Building ‘holistic’ community resilience in global cities? Still a complex matter…

Amita Bhakta, Loughborough University

AB GD

A resilient city: The Nairobi skyline. Image credit: Lmwangi available via commons.wikimedia.org (Creative Commons Attribution-Share Alike 3.0 license)

In a changing world with changing global and local environments, becoming ‘resilient’ is a phrase that is being used with greater frequently, particularly when it comes to our communities within the cities in which we live. But, what does it mean to be resilient anyway, and who should be involved?

The Guardian this week reported on the 37 cities to complete the final list of members of the Rockerfeller Foundation’s 100 Resilient Cities programme, from Nairobi to Manchester and Honolulu. In this article, Herd and Mutiga (2016) call for a collaboration of all cities in the world to come together to build effective resilience against longer term threats and disasters by making ‘blueprints’.

In their timely article on resilience and communities in The Geographical Journal, Robinson and Carson (2016) call for interdisciplinary action.  The complexities of what it is to be resilient are ever more prevalent, with a growing list of categories of factors for communities to consider: economic resilience, resilience against things nature throws at them, having resilient social capital and skills to utilise in communities that allow different sources of power to exercise, among others. Yet, with resilience itself being such a complex term, shrouded at times with a lack of clarity on what it should be focussed upon, the 100 Resilient Cities programme needs to ensure that a wide range of understandings and meanings of resilience are incorporated in any plans. These 100 cities all come from different parts of the world, meaning different environments with different risks and threats. Effective resilience, whatever it means to these 100 cities and all communities within and beyond them, can be achieved, but only if a cohesive and ‘resilient’ approach to resilience itself is maintained with as many key actors as possible involved, who have strong understandings of the cities in which we live, and respect and integrate each other’s needs for and meanings of resilience.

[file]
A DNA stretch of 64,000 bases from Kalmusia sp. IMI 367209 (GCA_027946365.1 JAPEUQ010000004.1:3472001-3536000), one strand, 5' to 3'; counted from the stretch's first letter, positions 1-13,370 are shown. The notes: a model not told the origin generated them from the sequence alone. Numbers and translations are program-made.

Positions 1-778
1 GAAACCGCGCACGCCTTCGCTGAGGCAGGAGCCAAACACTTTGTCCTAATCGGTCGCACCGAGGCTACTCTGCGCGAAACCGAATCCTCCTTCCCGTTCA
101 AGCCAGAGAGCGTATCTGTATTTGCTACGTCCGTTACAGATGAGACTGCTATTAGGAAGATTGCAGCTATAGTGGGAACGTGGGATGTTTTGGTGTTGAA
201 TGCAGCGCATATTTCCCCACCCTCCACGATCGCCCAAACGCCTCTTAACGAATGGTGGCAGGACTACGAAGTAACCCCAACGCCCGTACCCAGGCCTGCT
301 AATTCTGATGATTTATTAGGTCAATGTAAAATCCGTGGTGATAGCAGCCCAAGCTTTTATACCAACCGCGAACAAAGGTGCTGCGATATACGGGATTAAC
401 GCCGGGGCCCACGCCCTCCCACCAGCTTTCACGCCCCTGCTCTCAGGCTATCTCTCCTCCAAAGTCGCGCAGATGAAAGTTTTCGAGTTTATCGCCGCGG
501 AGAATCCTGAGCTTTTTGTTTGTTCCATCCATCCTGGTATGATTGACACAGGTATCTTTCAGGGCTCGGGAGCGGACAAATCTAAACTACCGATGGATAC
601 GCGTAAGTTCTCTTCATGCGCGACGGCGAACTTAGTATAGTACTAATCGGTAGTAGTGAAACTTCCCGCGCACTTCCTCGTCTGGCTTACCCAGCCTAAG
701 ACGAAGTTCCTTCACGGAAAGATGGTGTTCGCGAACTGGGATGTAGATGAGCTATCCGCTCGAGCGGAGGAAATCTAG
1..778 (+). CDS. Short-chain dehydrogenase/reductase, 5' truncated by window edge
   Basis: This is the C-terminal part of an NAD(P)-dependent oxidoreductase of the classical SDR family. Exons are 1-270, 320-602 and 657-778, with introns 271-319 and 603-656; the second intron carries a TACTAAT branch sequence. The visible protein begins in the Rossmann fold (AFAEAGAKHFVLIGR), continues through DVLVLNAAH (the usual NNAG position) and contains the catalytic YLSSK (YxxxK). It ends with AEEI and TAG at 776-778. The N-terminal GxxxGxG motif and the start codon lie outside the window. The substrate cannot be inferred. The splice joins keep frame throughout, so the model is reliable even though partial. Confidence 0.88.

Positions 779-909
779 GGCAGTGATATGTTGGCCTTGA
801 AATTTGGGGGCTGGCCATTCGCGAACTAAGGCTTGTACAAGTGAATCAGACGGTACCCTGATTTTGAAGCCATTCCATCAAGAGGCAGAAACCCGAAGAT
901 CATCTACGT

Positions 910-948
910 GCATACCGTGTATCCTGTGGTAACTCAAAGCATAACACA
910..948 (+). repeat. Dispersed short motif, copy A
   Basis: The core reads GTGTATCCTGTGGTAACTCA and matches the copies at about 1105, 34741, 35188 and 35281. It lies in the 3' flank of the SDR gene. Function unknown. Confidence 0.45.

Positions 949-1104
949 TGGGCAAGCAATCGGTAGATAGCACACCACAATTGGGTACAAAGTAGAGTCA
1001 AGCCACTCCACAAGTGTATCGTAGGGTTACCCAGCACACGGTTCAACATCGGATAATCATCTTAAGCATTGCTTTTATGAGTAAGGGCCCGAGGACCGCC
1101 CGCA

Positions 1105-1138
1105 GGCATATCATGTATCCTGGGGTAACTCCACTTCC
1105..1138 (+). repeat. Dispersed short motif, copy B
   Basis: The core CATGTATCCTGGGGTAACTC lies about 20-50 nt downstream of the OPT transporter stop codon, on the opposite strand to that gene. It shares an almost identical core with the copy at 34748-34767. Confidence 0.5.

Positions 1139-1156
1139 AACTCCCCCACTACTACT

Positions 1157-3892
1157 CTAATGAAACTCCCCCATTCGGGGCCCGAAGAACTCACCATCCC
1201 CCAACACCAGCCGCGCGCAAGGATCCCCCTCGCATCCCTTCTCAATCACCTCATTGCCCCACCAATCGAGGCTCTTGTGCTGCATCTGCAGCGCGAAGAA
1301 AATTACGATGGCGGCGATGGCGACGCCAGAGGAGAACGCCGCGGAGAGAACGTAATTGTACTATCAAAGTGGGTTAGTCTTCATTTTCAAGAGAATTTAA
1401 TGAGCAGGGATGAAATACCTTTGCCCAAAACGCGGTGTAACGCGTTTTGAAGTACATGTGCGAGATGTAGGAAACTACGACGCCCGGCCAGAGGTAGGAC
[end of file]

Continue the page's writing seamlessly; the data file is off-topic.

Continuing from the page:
books_icon Robinson, G. M. and Carson, D. A. (2016), Resilient communities: transitions, pathways and resourcefulness. The Geographical Journal, 182: 114–122. doi: 10.1111/geoj.12144

60-world2 Herd M and Mutiga M 100 Resilient Cities announces hundredth member, but ‘work is only just beginning’

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